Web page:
Thousands of Firefighters are being placed on standby as the temperature soars to 44c and above. To add to the problem, we have a North Wind, which is helping to dry everything out. We are not, officially, in a heatwave – yet. A heatwave is defined as five consecutive days when the temperature is above 35c. So, if you have, 36,36,42.35,31 – then it’s not a heatwave and if the 6th day soars to 44c., then that’s the start of another five day cycle. What you have to remember is that 44c is the “Official” temperature. It is not ground temperature and it is not what the sun is beating down on your wee head. The official temperature is taken in a shaded area not in the direct heat of the sun – like your head. The dogs are sleeping inside and I have renewed the bowl of water I have at the end of the drive. In weather like this – when I am home_ I change the water every couple hours to stop it getting hot. This is for dogs, or indeed, any thirsty animal to drink from. The birdbath has a slight leak and needs to be replaced/ repaired. It has been empty and I was intending to do the repairs soon – however, I have filled that with water also at least the birds can cool down, if needed. The Weather Bureau has warned that we are on track for temperatures above 40c for the next seven days. All the more reason why anyone with a lick of sense should have at least 6 litres of water in the boot (trunk) (for the radiator) and enough water for drinking. Today was 41c, and tomorrow will be 46c – official temperatures so I expect the dogs will be inside all of tomorrow. Actually, unless I have to go out I think I will be inside for most of tomorrow.
The State of South Australia covers some 983,482 sq.klm. It’s bigger than Texas but with a total population only marginally greater than Phoenix, I suppose we do have a lot of environment. To the west of me – the town of Cowell some 115 klms away -the photograph is in the general direction of Cowell and there is nothing in between except the general assortment of Australian wildlife. Like many places in the USA South Australia punishes people who do not take the environment seriously – they die in the harsh, hot conditions of outback SA. There was three travellers died only a few weeks ago when the car they were driving in broke down and they decided that it was only twenty miles to the nearest settlement, so they could walk there for help in a 45c temperature. They became lost and didn’t make it and their bodies were recovered only after a massive police and ranger search. If you treat it with disrespect and are unprepared for the worst that could happen, the far north of South Australia can be very unforgiving. Even driving between here and Adelaide, I carry 2 x 3 litre water containers in the boot (trunk) and I always have drinking water with me in the car. When I take the dogs out during the summer months – in the morning before the heat and in the evening when it’s little cooler,, I generally have a small backpack with a bottle of water and a bowl.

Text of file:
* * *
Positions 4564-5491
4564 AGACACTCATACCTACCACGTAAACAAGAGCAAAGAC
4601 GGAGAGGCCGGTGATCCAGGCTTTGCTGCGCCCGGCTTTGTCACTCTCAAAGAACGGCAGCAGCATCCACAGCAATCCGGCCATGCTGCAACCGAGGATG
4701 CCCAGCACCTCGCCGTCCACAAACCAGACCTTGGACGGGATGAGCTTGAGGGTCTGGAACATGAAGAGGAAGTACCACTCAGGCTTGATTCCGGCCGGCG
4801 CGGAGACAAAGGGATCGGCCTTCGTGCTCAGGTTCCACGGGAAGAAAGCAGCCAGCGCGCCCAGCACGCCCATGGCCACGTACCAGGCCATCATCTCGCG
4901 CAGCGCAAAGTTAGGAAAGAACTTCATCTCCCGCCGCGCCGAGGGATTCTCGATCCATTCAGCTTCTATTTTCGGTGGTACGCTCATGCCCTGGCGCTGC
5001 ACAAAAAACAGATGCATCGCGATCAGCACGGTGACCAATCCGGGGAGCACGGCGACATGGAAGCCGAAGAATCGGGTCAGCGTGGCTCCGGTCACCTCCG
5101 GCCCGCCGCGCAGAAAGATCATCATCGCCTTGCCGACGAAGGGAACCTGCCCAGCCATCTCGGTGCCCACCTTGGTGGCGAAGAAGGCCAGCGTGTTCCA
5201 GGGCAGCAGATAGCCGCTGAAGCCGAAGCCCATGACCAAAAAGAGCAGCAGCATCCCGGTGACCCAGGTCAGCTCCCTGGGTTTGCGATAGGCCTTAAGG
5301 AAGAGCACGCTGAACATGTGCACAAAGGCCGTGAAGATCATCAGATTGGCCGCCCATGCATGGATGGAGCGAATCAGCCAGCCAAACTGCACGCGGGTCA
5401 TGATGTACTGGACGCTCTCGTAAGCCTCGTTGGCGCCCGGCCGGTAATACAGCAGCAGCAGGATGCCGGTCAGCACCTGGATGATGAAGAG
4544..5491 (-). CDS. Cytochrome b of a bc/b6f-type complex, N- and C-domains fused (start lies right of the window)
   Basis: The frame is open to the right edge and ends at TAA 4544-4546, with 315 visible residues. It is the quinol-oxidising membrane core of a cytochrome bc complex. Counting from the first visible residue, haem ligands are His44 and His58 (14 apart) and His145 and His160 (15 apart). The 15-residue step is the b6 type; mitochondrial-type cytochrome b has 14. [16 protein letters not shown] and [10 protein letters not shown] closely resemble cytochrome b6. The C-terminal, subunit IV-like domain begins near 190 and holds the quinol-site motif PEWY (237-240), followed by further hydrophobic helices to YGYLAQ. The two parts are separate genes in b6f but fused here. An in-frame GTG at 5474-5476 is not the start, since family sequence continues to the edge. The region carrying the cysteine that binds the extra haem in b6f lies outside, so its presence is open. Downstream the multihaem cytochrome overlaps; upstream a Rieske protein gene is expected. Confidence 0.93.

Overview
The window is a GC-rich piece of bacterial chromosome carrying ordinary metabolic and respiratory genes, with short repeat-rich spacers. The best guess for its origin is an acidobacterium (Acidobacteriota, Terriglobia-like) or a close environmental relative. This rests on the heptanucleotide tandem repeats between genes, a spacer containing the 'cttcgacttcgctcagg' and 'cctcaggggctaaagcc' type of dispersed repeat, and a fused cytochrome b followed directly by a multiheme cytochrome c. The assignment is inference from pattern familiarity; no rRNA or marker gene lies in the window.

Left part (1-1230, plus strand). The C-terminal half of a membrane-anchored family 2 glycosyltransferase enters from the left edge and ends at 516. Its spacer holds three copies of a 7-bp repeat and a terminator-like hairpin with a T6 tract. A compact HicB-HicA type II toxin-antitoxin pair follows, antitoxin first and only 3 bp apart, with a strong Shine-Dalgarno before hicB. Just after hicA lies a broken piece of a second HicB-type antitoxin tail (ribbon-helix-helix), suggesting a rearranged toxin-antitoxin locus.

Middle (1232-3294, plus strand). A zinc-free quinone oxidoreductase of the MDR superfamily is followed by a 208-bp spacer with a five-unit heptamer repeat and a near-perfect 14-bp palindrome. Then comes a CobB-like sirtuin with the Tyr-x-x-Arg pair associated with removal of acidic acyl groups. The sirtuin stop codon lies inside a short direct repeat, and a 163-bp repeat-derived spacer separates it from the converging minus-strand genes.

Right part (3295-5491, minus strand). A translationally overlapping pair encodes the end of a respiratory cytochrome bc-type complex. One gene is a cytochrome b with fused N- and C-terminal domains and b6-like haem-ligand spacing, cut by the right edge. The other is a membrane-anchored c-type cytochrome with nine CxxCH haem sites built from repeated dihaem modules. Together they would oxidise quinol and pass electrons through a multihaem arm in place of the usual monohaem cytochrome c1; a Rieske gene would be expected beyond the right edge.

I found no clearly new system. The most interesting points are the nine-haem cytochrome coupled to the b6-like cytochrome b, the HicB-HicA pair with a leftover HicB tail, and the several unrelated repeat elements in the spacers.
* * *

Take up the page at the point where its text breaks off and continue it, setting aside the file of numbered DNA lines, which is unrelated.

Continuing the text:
The South Australian Dog Rescue ended the year fairly well and 400 dogs have been saved from the pound and have gone to new furever homes. I have been involved in ten of those, which I have taken from here the 400 klms to the State Capital and their new owners. I hope to be heading that way sometime next week, once this heatwave breaks. At the moment it is 35c but this is expected to rise and to mid 40+c over the next few days and into the start of next week with a cool change coming mid-week.
In the garden it has generally been a tidy up and keep up the watering to what plants have survived the heat of the other week. I have not been able to replace them because it is New Year and most places are closed until today, so I will probably get over to the Garden shop during the course of the day and have a look at what I think might survive. As I said before I have doubts about labels that say “Full Sun”